The Germans have some truly splendid words for things that we just don’t have in English. For instance, the word torschlusspanik, which translates literally as ‘gate-shut panic.’ It refers to the momentary pang of fear you feel when it suddenly dawns on you that time is passing and maybe you haven’t accomplished all that you set out to do. The gate is swinging shut and you have no choice but to walk forward through it to whatever awaits you on the other side. Is that what this is? A midlife crisis with a twist? Or is this more like what Nabokov writes about when he defines the Russian word toska: “No single word in English renders all the shades of toska. At its deepest and most painful, it is a sensation of great spiritual anguish, often without any specific cause. At less morbid levels it is a dull ache of the soul, a longing with nothing to long for, a sick pining, a vague restlessness, mental throes, yearning.”

It is hard to put any of this angst into a context that friends and family might understand. Some quietly wonder about what exactly I do with all this time on my hands. Others have made some helpful if unrealistic suggestions to ease the treatment’s unpleasant effects. Take a class. Read the classics. Write that book you’ve been talking about for years. There is the line in Regina Spektor’s song, “You’ve Got Time” that haunts me: Taking steps is easy/standing still is hard. While I stay home and wait for my body and spirit to renew itself, I’ve got time and not much else. I cannot make plans and I cannot make promises. It is harder than you think.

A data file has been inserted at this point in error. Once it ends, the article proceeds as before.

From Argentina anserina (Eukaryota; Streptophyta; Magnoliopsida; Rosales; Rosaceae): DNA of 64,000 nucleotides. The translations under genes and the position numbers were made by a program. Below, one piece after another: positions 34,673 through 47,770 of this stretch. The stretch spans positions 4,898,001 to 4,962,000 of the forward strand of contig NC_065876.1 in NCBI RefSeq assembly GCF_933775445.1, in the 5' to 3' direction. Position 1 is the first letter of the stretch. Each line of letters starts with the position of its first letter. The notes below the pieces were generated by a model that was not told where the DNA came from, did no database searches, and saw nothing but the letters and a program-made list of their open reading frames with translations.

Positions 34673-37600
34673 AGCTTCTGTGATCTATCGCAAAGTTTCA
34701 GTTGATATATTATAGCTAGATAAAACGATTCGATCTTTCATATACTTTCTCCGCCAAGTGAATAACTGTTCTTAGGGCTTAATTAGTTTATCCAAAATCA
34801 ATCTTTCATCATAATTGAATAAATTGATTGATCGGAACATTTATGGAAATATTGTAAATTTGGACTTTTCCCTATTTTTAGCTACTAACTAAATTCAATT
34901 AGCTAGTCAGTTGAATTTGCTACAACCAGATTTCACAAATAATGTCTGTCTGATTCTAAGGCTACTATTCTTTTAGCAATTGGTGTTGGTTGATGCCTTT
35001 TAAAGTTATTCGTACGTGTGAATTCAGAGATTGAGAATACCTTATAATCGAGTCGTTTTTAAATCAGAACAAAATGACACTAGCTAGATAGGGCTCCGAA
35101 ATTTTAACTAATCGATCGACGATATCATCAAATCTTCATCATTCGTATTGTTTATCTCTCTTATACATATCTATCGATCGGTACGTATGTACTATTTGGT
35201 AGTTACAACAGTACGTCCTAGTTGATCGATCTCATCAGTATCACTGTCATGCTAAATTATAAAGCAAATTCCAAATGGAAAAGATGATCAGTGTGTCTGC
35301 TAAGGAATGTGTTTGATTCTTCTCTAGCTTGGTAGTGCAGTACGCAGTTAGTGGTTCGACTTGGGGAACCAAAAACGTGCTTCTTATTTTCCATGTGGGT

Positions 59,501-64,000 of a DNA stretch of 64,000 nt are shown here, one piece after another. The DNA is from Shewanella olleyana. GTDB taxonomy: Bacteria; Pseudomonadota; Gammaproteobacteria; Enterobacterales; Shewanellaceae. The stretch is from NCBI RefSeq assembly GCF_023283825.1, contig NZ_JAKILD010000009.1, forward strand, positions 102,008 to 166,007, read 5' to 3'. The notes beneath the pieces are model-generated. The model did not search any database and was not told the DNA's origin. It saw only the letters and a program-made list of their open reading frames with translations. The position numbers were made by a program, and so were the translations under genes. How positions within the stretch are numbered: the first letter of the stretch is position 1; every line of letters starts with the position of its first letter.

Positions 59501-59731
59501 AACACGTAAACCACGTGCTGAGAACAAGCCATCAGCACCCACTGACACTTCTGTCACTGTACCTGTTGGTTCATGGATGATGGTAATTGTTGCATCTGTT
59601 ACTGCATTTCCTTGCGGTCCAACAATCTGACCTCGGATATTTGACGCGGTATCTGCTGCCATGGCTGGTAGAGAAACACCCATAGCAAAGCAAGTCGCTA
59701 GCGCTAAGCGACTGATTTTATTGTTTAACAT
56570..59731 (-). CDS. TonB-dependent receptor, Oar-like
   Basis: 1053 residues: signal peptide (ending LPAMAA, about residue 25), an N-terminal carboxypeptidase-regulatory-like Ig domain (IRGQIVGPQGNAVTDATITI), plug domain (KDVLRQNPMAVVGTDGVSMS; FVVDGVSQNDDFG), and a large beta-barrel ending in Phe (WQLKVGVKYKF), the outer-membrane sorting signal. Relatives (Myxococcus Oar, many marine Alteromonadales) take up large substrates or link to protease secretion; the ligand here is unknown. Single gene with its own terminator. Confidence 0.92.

So I find myself here within this old Quaker farmhouse and there is nothing else for it but to just be. I am learning to admire the craftsmanship and materials of its construction, flaws and all. I suppose therein lies my own salvation: I’ll learn to live in this imperfect body, and this old house and I will mark the days together. At least I know one of us is sturdy enough to withstand the test of time.

Editor’s note: This story is part of our September 2016 series ‘Hundreds of Words about Location: Where are you, and how does it affect how you see the world?’

 

Martha K. Holland has been an administrator and educator in independent schools for 26 years. She earned her B.A. degree from Mount Holyoke College and two master’s degrees from the University of Virginia and Harvard University. A native of Concord, Massachusetts, she is an avid musician, reader, runner, cook and gardener. She is genetically obligated to root for the Boston Red Sox. You can write to her at marthakingholland@gmail.com.

Read Hundreds of Words by Martha Holland here


One thought on “900 words about Keeping Still

  1. “It is hard to put any of this angst into a context that friends and family might understand… I cannot make plans and I cannot make promises. It is harder than you think.”
    Yes, it is. It sure is. But I understand, and our fellow Lyme-sick friends understand, even though the specifics are different for each of us.
    Thanks for giving voice to some of this. Hang in there ❤

    Like